This work was made by the artist Ik-Joong Kang in February 2007. It entered UNESCO’s works of Art Collection at the end of the same year, after having been presented at the UNESCO Advisory Committee for Works of Art 2nd meeting.
The work "Power of Youth" is composed of an assemblage of small 7,5cm cubes. These are aligned vertically and horizontally on a main panel, and separated from each other by a slight gap. This 7,5 x 7,5 cm format, initially used by Kang for practical reasons, became a standard format for many of his creations.
Ik-Joong Kang painted these cubes in bright, vibrant colors and inscribed upon each one, in different colors, a Hangul character. The colors are inspired by those that may be seen on Korean architecture.
The use of Hangul is for Kang a way to creating a bridge of hope between North and South Korea.
The Hangul alphabet was invented in the fifteenth century, thanks to the Sejong the Great who looked to transcribe his country’s language in the easiest possible way. Since the thirteenth century, the alphabet used had been a combination of Tibetan script and Uygur writing.
The use of Hangul completely evolved the alphabet, which according to experts is the most perfect from a scientific point of view. One should note that the term Hangul appeared only in the twentieth century in order to designate this Korean alphabet,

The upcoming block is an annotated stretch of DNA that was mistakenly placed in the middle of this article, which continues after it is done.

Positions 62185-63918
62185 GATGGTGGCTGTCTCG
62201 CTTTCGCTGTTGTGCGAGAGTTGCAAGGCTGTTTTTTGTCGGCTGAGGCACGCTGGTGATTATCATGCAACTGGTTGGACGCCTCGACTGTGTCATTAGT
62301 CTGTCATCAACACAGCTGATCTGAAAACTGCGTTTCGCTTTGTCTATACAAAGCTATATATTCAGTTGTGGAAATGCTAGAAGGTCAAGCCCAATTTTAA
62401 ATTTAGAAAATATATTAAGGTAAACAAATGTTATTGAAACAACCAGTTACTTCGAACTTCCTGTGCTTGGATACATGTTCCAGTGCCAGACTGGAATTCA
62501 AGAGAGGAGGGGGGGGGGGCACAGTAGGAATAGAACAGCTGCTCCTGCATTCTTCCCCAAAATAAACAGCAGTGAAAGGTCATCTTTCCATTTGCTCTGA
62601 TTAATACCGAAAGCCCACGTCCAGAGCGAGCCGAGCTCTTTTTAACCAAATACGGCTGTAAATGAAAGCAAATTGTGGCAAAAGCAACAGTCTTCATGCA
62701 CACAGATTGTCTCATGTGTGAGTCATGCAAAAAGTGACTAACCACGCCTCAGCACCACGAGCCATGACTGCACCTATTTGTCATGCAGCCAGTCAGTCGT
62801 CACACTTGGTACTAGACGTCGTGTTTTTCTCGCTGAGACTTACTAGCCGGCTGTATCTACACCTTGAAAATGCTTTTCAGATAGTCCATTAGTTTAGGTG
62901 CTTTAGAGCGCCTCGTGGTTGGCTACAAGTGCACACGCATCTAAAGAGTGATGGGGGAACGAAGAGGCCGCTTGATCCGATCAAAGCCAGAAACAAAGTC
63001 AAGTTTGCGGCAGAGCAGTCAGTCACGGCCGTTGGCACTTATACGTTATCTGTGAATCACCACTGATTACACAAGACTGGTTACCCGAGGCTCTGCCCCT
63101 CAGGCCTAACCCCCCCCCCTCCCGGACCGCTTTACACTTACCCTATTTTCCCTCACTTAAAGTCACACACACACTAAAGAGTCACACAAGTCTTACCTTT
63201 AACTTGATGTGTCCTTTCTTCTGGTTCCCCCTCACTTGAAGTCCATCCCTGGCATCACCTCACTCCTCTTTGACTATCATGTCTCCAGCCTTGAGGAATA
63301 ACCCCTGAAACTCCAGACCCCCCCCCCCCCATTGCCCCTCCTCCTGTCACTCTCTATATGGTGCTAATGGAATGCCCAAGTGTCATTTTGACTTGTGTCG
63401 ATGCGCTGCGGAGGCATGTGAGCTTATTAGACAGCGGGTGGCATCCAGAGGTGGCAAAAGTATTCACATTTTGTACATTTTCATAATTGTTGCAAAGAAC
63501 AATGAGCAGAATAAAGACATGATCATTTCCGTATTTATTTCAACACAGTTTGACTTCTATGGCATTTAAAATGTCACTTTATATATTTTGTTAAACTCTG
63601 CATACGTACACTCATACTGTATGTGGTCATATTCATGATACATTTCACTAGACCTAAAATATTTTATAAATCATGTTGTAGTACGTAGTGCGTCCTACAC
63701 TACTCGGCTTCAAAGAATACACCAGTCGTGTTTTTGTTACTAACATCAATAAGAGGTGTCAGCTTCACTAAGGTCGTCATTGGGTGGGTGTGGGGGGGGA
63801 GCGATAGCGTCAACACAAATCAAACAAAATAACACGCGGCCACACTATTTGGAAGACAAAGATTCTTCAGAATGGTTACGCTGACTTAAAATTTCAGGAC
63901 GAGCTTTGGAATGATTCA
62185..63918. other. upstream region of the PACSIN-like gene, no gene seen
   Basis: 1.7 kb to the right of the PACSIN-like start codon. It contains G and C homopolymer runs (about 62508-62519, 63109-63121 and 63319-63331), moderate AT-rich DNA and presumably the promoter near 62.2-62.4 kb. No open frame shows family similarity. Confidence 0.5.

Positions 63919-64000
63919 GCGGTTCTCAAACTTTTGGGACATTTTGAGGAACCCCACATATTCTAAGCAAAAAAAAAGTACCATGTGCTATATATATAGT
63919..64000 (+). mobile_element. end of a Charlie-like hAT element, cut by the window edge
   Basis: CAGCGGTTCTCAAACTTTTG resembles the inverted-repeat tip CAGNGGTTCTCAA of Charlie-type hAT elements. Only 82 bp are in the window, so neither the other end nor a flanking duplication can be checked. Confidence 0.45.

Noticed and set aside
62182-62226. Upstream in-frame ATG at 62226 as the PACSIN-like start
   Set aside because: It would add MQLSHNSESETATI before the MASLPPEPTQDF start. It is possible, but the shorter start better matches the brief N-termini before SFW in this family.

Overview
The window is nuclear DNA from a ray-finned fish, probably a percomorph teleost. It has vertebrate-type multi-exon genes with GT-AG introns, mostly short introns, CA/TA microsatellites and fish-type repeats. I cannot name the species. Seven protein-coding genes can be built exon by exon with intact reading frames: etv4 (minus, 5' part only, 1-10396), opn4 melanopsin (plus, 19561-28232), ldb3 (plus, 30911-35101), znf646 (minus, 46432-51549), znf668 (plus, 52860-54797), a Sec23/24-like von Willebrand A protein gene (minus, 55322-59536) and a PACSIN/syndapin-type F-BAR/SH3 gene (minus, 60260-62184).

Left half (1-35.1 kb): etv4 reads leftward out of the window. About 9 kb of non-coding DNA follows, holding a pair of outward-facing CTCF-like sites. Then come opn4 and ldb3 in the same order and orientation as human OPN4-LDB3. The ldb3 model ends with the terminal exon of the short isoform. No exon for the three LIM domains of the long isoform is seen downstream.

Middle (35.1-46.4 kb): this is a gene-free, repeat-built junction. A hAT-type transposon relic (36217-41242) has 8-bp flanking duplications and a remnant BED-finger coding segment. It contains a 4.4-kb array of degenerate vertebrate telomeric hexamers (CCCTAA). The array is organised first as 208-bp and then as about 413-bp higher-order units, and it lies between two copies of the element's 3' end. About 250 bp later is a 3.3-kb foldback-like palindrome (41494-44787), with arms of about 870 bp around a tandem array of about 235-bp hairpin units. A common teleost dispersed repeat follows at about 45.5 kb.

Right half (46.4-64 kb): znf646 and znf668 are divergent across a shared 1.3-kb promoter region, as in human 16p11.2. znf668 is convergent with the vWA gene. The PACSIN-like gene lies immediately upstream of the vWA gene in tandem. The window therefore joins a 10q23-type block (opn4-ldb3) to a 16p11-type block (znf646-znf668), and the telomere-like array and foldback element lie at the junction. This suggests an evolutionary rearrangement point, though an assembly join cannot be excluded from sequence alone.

composed of fourteen consonants and eleven vowels which between them form syllabic blocks. These letters have no meaning by themselves and must be connected to one another in order to express an idea. It is for this reason that Kang likes using these syllabic blocks in his creations.
Using this writing, Ik-Joong Kang has here taken an excerpt from an essay written by Min Tae Won on the power of youth, which reads: "Youth gives birth to the spring wind, the birds song, celebrates life and new growth ...”Inherently nourished by hope, “Power of Youth” is representative of Kang’s work.
Biography of the artist
Ik-Joong Kang was born in 1960 in Cheong Ju, Republic of Korea. After beginning his studies in his native country, he moved to the United States at the age of 24 and enrolled in the Pratt Institute in Brooklyn (New York). In parallel to his art studies he worked in the New York subway, which is of great importance as it gave him the idea of working on small formats. The size most used by Kang is indeed 7,5 x 7,5cm.. This format allowed him to carry his art in his pockets when he went to work.
He began holding several exhibitions as of 1986, initially in the U.S.A. although quickly doing so elsewhere. He has also received numerous awards and distinctions and his works
have been acquired by certain museums, such as the Ludwig Museum in Cologne or the Museum of Contemporary Art of New York.
One of his major works "Amazed World," commissioned by the Republic of Korea and UNICEF, was exhibited at the UN Headquarters in New York, from September 2001 to April 2002.
He has also participated in installations in public places, such as the permanent wall found in the San Francisco international airport (2000).